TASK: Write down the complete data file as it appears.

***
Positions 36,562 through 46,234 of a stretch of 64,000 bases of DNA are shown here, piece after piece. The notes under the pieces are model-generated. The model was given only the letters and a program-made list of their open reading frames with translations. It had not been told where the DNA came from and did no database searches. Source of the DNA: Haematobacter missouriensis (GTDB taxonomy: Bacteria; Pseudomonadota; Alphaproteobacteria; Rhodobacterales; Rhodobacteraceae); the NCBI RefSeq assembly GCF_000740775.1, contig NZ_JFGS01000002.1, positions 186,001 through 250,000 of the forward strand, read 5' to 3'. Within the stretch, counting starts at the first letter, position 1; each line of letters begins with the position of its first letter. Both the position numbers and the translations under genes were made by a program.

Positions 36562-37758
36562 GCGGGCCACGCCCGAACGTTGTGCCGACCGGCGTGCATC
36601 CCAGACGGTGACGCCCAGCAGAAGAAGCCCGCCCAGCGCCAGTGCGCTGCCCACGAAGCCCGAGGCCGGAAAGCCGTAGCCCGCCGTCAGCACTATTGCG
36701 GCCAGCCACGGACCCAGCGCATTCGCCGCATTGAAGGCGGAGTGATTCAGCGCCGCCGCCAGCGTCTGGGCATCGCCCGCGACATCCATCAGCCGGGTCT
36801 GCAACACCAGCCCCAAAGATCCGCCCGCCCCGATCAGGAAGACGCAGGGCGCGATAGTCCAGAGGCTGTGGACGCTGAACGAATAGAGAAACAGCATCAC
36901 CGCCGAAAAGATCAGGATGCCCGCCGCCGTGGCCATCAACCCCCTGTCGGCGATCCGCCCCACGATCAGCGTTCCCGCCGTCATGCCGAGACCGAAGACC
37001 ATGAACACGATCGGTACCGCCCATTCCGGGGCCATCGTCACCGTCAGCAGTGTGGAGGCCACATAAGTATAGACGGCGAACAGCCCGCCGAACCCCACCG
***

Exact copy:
Positions 36,562 through 46,234 of a stretch of 64,000 bases of DNA are shown here, piece after piece. The notes under the pieces are model-generated. The model was given only the letters and a program-made list of their open reading frames with translations. It had not been told where the DNA came from and did no database searches. Source of the DNA: Haematobacter missouriensis (GTDB taxonomy: Bacteria; Pseudomonadota; Alphaproteobacteria; Rhodobacterales; Rhodobacteraceae); the NCBI RefSeq assembly GCF_000740775.1, contig NZ_JFGS01000002.1, positions 186,001 through 250,000 of the forward strand, read 5' to 3'. Within the stretch, counting starts at the first letter, position 1; each line of letters begins with the position of its first letter. Both the position numbers and the translations under genes were made by a program.

Positions 36562-37758
36562 GCGGGCCACGCCCGAACGTTGTGCCGACCGGCGTGCATC
36601 CCAGACGGTGACGCCCAGCAGAAGAAGCCCGCCCAGCGCCAGTGCGCTGCCCACGAAGCCCGAGGCCGGAAAGCCGTAGCCCGCCGTCAGCACTATTGCG
36701 GCCAGCCACGGACCCAGCGCATTCGCCGCATTGAAGGCGGAGTGATTCAGCGCCGCCGCCAGCGTCTGGGCATCGCCCGCGACATCCATCAGCCGGGTCT
36801 GCAACACCAGCCCCAAAGATCCGCCCGCCCCGATCAGGAAGACGCAGGGCGCGATAGTCCAGAGGCTGTGGACGCTGAACGAATAGAGAAACAGCATCAC
36901 CGCCGAAAAGATCAGGATGCCCGCCGCCGTGGCCATCAACCCCCTGTCGGCGATCCGCCCCACGATCAGCGTTCCCGCCGTCATGCCGAGACCGAAGACC
37001 ATGAACACGATCGGTACCGCCCATTCCGGGGCCATCGTCACCGTCAGCAGTGTGGAGGCCACATAAGTATAGACGGCGAACAGCCCGCCGAACCCCACCG